Investing in Your Community

If you want a way to improve your own part of the world and have a positive impact close to home (where you can see the results!), you should consider investing in your community. There are lots of options out there, for all life stages and bank account levels, that can result in more than just monetary returns—like healthier food options, improved housing, and diversified jobs in your hometown.

Angel investing

Angel investing is a great option for those who already have a sufficient rainy-day savings fund and still have capital (i.e. cash) they’d like to invest in causes and businesses they care about. These investors usually also offer industry expertise from their own careers. Because angel investors work with their own funds, offer insight, and choose which ventures and entrepreneurs to support, they can often have a higher impact on who and what they support than a traditional venture capitalist.

Banking locally at a credit union

By banking with your local credit union, you ensure your money is put to work in your own town or state. Because credit unions focus on relationship-based banking and reinvesting in their community, much of their business is lending to local families, small-business owners, farms, affordable housing initiatives, and nonprofits. So, your deposits—of all amounts!—will support your local economy rather than funding speculative bubbles or destructive industries as they likely might with a mega-bank.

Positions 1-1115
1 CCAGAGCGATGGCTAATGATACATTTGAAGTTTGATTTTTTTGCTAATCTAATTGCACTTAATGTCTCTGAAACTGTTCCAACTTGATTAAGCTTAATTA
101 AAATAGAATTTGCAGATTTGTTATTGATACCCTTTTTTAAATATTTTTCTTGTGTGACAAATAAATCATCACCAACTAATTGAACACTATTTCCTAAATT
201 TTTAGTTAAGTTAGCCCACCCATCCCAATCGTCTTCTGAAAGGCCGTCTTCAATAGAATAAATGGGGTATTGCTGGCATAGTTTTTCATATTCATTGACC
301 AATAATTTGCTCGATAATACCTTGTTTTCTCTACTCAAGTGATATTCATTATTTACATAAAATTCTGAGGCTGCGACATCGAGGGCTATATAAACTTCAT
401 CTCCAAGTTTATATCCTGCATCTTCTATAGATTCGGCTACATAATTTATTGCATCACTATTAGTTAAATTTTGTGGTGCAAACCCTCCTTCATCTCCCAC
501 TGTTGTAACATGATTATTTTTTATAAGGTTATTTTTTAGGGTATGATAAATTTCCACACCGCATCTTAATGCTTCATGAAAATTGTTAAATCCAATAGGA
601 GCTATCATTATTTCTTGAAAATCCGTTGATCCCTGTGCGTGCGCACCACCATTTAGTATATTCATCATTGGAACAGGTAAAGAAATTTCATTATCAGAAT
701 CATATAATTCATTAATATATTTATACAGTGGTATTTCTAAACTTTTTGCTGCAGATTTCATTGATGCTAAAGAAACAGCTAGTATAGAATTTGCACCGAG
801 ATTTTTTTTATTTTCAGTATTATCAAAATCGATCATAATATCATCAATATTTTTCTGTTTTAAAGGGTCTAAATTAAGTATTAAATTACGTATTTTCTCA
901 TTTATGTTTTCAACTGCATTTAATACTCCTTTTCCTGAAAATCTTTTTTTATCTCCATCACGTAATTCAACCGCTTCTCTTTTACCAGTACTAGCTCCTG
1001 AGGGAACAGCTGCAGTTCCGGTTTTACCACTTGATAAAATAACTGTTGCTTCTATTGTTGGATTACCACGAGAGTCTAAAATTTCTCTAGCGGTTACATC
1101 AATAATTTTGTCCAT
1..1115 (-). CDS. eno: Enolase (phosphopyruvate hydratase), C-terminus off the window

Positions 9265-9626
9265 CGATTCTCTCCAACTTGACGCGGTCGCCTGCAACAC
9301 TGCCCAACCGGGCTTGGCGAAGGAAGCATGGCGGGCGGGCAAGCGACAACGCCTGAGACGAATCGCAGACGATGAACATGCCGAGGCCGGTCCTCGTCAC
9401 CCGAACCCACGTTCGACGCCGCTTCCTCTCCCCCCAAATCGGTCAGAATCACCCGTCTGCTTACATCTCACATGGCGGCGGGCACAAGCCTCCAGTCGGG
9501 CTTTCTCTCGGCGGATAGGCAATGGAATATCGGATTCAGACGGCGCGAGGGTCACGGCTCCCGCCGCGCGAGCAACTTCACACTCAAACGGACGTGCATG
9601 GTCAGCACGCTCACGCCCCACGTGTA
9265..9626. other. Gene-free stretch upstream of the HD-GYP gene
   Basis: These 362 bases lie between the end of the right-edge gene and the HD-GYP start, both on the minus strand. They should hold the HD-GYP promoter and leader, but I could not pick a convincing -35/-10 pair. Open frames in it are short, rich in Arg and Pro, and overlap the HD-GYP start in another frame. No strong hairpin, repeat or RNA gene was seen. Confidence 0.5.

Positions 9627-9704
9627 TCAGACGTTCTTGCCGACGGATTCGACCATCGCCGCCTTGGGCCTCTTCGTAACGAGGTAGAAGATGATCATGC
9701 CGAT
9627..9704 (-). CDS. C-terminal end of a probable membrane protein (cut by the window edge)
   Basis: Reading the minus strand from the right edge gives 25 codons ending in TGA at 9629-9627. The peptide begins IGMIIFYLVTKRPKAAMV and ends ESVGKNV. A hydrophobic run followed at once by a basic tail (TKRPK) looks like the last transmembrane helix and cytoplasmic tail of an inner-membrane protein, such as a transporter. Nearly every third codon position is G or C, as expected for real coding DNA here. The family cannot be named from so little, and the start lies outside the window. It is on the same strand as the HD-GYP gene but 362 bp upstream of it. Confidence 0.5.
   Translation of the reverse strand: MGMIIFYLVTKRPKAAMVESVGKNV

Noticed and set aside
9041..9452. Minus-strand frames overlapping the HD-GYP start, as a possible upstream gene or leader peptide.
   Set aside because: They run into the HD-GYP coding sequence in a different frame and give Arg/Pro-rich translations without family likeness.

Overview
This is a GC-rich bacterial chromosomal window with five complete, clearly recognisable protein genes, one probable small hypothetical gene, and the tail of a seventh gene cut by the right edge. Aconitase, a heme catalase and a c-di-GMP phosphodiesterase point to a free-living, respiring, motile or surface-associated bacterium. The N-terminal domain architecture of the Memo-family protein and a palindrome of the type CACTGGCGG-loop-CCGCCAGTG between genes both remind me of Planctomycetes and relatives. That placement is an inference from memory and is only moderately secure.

Being a credit union member in your town can also be a part of socially responsible investing, especially considering most credit unions have community-specific programs where they invest time and funds supporting local sports teams, organizing park clean-ups, etc.

Community development loan funds

Community development loan funds are an option for people with a wide range of investment means. These funds are revolving loans made to entrepreneurs and business owners in a specific geographic area who might not qualify for other loans. Investors receive a modest fixed rate of return, but the risks of these investments are low and have a good track record for returning lenders’ money.

Community-supported enterprises (CSE)

You may have heard of community-supported agriculture (or CSA)—it’s where you “subscribe” to a local farm before the growing season (prepaying for your subscription) and then receive a box of fresh, in-season veggies every week or two for several months (depending on the variety of veggies grown and their respective growing seasons). This pre-selling model of the CSA program gives farmers the cash they need in the lean months before harvest. CSA customers (who can also think of themselves as local investors) benefit by enjoying delicious local food at the peak of flavor season!

The CSA model has now spread to other businesses. There are community-supported breweries, bookstores, fisheries, bakeries, art studios, and more. Consider joining one of these programs to support local workers and industries.

Join a cooperative

Often called “co-ops” for short, cooperatives are similar to the CSA/CSE model of investing locally: a group produces a product—everything from beer to groceries to energy—and you buy a membership to access the goods.


Your time, talents, and knowledge can be just as valuable as money. Consider volunteering or serving in a leadership capacity for a local non-profit. This can be anything from building affordable homes, to caring for rescue animals, to cleaning up your local watershed area. You could also run for city council or the local planning commission.

Building brighter, healthier communities takes investments of all kinds. These are just a few of the ways you can create meaningful change in your own neighborhood.

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